Breaking Up is Hard to Do

carrie big break upHave you ever broken up with someone, crossed paths with them somewhere down the road, rekindled your flame, then doused it, vowed to keep the flame at bay, and then run into the double ex AGAIN? I have. Twice. Both literally and figuratively.

When I first came out as a lesbian, I didn’t know many queer folks. I didn’t know how a relationship should function – gay, straight, or otherwise. I’d never seen an example. I also didn’t know if I was a butch or femme. I only knew two other lesbians. Where would I fit within the lesbian matrix? Did my attraction to a particular gender type define my own gender? (To be honest, I’m still trying to figure that one out.)

I dated my first girlfriend on and off again for about two years. At first I was afraid. Shoot, I was petrified. I had never had a serious relationship because I could hide behind my religious beliefs about “waiting until marriage” to avoid getting intimate with someone. I eventually figured out that I didn’t have to put up with anyone’s expectations about how I performed by gender, and that my attraction to someone was not restricted to their performance of gender or sexuality. I realized that love is not dictated by body parts, and that true love has nothing to do with sexual intercourse. Once I recognized who I was and what I was looking for in a partner, the dating process became much easier.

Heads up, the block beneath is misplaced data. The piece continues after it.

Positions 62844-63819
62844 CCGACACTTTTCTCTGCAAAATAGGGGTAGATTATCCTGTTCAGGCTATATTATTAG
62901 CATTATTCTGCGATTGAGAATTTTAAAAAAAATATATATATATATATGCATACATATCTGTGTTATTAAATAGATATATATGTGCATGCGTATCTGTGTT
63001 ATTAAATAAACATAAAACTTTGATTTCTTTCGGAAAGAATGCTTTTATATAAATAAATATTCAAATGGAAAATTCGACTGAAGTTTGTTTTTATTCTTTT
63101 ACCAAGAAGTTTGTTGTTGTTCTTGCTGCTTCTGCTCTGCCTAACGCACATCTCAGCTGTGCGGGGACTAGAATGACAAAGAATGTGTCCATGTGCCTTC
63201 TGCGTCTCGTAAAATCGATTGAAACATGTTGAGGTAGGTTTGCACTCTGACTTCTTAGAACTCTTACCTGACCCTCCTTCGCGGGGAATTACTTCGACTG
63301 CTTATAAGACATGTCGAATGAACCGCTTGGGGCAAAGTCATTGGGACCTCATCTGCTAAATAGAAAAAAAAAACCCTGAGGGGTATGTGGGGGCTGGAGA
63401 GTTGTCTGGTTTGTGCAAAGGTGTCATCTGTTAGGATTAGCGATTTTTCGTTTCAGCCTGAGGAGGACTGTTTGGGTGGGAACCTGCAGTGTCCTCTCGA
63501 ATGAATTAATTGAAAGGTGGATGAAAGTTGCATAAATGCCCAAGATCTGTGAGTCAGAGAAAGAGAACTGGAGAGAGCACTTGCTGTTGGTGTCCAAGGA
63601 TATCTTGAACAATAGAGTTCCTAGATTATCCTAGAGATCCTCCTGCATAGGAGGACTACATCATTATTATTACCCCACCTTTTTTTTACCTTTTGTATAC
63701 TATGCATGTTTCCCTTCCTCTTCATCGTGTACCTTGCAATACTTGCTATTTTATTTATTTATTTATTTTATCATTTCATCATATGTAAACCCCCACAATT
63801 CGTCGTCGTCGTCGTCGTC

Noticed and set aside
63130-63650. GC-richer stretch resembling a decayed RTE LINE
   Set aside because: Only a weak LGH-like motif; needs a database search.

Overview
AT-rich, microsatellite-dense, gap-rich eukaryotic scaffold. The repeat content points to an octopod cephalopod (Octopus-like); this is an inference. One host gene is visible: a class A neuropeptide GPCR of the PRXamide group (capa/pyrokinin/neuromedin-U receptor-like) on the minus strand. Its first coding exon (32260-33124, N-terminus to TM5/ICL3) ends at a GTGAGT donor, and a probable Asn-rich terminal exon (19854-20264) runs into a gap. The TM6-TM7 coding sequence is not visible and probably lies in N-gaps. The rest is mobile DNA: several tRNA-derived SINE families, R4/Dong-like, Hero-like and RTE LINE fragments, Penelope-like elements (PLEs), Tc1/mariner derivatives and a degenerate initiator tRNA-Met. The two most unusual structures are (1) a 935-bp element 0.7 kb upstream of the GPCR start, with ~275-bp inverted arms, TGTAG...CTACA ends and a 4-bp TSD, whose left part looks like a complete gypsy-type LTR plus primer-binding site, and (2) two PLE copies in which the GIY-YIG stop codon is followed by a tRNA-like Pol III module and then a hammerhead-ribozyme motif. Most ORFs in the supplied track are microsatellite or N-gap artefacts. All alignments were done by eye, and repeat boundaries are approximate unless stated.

Online dating was a perfect mechanism for meeting potential partners. If someone didn’t bother to proofread their own profile, click. Move onto the next profile.

I met my partner/spouse eight years ago. We spent over a month chatting online before we actually met in person. We shared an interest in feminism, queer theory, and Family Guy. We went to Long Beach Pride for our third date. A round-trip drive through the desert gives you lots of time to get to know someone. It’s a make it or break it kind of situation.  By the time we got back to Arizona, I knew that I wanted to spend the rest of my life with Shannon.


I acknowledge that this is an image of Ursula from Disney’s “Little Mermaid,” not of Medusa, the snake-haired gorgon of Greek mythology. I’m not against the idea of snakes as hair. My tumor is a full-bodied, short spiky hair kind of water dyke. Ursula took Ariel’s voice, and Medusa took mine. There are parallels.